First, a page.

Zoos across the US have already vaccinated, or are planning to vaccinate their animals after the roll-out of donations of over 11,000 doses of an experimental animal covid-19 vaccine by veterinary pharmaceutical company Zoetis, which started in early 2021.
Nearly 70 zoos, conservatories, and other institutions across 27 states have lined up for the donated doses to inject animals with the experimental spike-protein-based injection.
In July 2021 Zoetis said it would continue to produce the product and make donations of the vaccine available to interested zoos.
Throughout 2021 several zoos started administering the untested vaccines on their animals.
San Diego Zoo used the experimental vaccines on its apes after several of the animals allegedly returned positive covid-19 tests.
Fort Worth Zoo said it planned to vaccinate its primates, jaguars, cougars, bobcats, and all canid species including coyotes, foxes, and red wolves.
Dallas Zoo said it also intended to vaccinate its ape and big cat species.
While no animals tested positive for covid-19, both Fort Worth and Dallas Zoos stated their intention in September 2021 to inject their animals after they received the donated experimental animal vaccines from Zoetis.
San Antonio Zoo also lined up its animals at the end of 2021 for the experimental jabs, with the zoo’s director of veterinary care Dr. Rob Clarke posting on Facebook:
“We are looking to initially vaccinate those species that have been shown to contract covid-19. Species such as our large and medium cat species, lesser apes, other primates, mongoose, mink, ferrets, and otters are all on our list to vaccinate. Others will be added to the list as vaccine availability and research progresses.”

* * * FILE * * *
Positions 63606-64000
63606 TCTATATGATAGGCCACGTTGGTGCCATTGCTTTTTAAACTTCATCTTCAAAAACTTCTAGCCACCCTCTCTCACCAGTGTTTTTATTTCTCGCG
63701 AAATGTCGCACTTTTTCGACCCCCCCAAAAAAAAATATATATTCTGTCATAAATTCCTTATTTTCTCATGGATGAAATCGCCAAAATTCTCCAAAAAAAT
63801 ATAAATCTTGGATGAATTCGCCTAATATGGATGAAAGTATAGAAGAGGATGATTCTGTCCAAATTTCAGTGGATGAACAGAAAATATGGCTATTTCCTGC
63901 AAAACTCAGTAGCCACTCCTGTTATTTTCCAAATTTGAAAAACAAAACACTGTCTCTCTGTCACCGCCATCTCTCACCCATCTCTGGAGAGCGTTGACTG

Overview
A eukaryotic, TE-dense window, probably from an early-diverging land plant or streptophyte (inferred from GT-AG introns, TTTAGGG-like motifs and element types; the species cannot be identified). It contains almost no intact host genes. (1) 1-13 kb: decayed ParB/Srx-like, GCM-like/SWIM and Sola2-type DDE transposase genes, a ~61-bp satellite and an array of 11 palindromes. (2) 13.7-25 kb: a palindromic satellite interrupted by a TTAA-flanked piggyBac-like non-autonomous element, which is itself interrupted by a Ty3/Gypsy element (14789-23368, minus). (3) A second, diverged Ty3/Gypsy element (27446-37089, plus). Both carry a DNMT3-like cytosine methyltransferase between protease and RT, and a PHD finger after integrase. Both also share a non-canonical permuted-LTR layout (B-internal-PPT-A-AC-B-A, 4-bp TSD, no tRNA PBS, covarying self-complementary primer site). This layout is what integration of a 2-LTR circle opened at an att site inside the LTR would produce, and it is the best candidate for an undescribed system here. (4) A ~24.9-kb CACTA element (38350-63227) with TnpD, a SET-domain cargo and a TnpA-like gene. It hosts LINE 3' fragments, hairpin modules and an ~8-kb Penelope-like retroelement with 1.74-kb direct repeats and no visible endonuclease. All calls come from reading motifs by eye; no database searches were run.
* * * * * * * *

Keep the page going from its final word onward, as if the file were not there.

Oakland Zoo’s Brown bears were also experimentally injected with the Zoetis product in mid-2021 as part of a two-dose trial. As reported by Nova, the vaccine based on the covid-19 spike protein would be used across several species from mountain lions, gibbons, fruit bats, and wolves.
According to an article published in 2021 by NPR Zoetis also started the development of the covid-19 injection for cats and dogs following alleged cases of animal infections in Hong Kong.
Mahesh Kumar senior vice president of global biologics at Zoetis had said that the animal vaccine was not the same as the ones given to humans. Although the virus is the same, the adjuvant or ingredient used to help boost the immune response was different.
Carrying on from the 2021 assault on zoo animals across the US, the latest zoo to experimentally vaccinate and give ‘boosters’ to their animals with the Zoetis product is Utah’s Hogle Zoo.
Hogle Zoo has already vaccinated three of its snow leopards and has removed them from the public exhibit as it says they are at most risk of contracting the virus, with snow leopards in other zoos already having died from the virus.
The Zoo is now looking to vaccinate its big cats because of their alleged susceptibility to covid.
Dr Crook, director of the zoo’s animal health told Fox13 that they share data with the vaccine maker and that so far there have been no adverse reactions.
According to the Utah Department of Health and Human Services, it is also participating in the research on the impacts of covid-19 on animals.
The departments Dr. Lanier said she hoped that the research would provide more data.
Not surprisingly, the vaccine specially created for animals by Zoetis; a division of Pfizer; is currently still in its experimental stages.
This month Magnetic Hill Zoo in Canada also jumped on board to experimentally inject its animals and said although rare, the virus has infected and killed animals in other zoos.
Zoo Director Jill Marvin told CBC News that its animal welfare teams conducted risk assessments on which animals would benefit from the injection after it became available in Canada this year.
Cougars, lions, tigers, marmosets, gibbons, and caribou will all receive a two-dose trial, three weeks apart.
Magnetic Hill Zoo veterinarian Carl Dingee told the news outlet:
“The lions and the tigers, those are where most of the fatalities from covid occurred. So those were certainly high on our list for doing, he said.
Coincidentally, zoos across the US targeted their big cat populations with the experimental vaccines last year.